(1) S. 73 of the Act provides for retirement of teachers, indicating that a university teacher confirmed in the post continues in office until he/she reaches the age of 65, or if this event occurs in the course of the academic year, at the end of the year. Since this is a statutory provision, the UGC or the Minister have no power to change this except by an amendment to the Act. Yet a cabinet decision, communicated by the UGC to a University Council has been implemented, in violation of the Act, enabling a person who has retired to continue as a Dean of a Faculty. S 33 and 49 of the Act clarifies that the Dean is a fulltime officer of the University elected from among the Heads of Departments, who must also be permanent (tenured) members of staff. A professor who has retired may be employed again on contract but not as a permanent member of staff. The Dean receives certain payments and the Vice Chancellor as Chief Accounting officer and the UGC will have to explain to Parliament and Auditors at some time, how these payments are being made, and an appointment held on a Cabinet decision that violates the law.

(2) Powers of the UGC are specified by S 15 of the Universities Act which authorizes the Commission to determine in consultation with the Councils and Senates, the courses to be provided by Universities. We are told that the Ministry has now decided that all first year students shall follow a course in a military camp or facility. How did the UGC allow the Minister to make this decision? Was this discussed by the UGC with the Senates and Councils of Universities, as required by the Act? To permit the UGC or Ministry to determine the content of courses without discussion with university Senates violates the provisions of the Act on the universities powers regarding teaching programmes.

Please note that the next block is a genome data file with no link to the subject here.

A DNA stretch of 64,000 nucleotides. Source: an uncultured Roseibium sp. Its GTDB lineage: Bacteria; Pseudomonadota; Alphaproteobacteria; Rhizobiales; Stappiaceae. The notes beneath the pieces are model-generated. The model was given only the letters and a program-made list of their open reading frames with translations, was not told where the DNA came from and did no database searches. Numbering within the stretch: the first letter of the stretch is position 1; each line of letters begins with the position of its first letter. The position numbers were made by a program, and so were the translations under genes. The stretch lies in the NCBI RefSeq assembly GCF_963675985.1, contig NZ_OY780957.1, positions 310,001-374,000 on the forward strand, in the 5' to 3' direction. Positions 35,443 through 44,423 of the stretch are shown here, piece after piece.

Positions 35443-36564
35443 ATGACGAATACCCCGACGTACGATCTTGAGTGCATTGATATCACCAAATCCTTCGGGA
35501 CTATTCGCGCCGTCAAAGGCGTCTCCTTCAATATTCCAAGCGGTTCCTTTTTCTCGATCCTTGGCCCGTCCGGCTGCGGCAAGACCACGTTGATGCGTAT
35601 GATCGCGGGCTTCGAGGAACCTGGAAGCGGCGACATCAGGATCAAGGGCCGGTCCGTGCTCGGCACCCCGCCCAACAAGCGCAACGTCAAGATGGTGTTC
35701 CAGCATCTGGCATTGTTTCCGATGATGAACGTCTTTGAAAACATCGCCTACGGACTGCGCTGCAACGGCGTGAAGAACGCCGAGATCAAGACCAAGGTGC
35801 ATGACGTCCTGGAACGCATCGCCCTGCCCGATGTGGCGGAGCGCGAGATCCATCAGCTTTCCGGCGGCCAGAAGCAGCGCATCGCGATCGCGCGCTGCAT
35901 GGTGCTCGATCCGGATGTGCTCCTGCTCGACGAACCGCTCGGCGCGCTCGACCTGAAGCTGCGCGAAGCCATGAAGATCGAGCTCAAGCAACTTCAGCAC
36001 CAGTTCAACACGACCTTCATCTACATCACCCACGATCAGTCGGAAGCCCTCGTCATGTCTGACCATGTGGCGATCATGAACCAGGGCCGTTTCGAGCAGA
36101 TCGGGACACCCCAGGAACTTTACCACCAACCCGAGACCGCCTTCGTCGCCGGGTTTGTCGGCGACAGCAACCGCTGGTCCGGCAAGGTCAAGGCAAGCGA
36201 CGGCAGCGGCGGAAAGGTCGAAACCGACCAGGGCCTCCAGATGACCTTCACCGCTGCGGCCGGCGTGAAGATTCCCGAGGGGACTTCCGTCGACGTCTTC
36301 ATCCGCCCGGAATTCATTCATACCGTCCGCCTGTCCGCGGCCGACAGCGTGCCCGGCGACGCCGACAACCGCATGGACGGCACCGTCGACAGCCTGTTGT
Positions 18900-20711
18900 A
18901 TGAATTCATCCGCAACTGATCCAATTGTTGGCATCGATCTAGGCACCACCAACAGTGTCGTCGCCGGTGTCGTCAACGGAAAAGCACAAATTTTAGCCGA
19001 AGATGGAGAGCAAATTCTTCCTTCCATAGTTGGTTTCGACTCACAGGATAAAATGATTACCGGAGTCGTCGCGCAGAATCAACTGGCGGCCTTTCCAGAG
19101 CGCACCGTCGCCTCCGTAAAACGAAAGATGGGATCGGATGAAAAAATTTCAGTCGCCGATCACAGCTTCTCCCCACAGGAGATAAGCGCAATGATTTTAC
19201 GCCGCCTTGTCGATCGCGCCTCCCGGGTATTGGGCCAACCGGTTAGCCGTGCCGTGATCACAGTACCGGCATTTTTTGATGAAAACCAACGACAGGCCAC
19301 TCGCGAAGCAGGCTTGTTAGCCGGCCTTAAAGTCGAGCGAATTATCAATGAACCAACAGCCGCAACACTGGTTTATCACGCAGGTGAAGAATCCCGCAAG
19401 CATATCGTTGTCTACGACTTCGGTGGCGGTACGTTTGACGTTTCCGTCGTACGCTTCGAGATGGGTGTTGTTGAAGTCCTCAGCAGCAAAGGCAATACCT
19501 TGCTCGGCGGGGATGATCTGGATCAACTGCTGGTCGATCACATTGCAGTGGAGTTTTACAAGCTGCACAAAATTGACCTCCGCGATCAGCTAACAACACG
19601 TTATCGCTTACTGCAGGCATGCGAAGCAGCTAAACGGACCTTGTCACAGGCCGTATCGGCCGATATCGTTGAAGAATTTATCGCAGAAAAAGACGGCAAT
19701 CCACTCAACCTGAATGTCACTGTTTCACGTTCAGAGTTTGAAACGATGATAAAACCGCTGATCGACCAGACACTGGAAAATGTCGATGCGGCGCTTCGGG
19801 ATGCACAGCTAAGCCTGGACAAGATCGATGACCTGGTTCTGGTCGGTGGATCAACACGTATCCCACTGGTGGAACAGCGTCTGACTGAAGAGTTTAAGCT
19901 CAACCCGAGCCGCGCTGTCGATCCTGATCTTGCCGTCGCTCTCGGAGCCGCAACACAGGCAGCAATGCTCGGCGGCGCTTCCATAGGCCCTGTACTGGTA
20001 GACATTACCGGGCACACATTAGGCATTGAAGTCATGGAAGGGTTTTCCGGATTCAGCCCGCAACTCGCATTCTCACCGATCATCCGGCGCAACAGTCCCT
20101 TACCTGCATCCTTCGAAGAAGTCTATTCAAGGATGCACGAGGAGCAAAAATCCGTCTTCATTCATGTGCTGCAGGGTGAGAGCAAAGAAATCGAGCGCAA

(3) The University Grants Commission (not the Chairman) issues circulars within the scope of provisions of the Act. Any changes in provisions to the Act can only be made by Parliament (through amendments) to the Act. This has been respected by all earlier governments. Yet on 3 May 2011 the UGC Chairman has issued a circular, apparently in his individual capacity, purporting to change the provisions in S.51 of the Act, which deals with the terms of appointment of a head of department of study. Following usual practice, there is no reference to the meeting of the Commission that adopted this circular. The circular strangely refers to S.51 (3) and ignores its content, thus constituting an administrative decision in violation of the Act.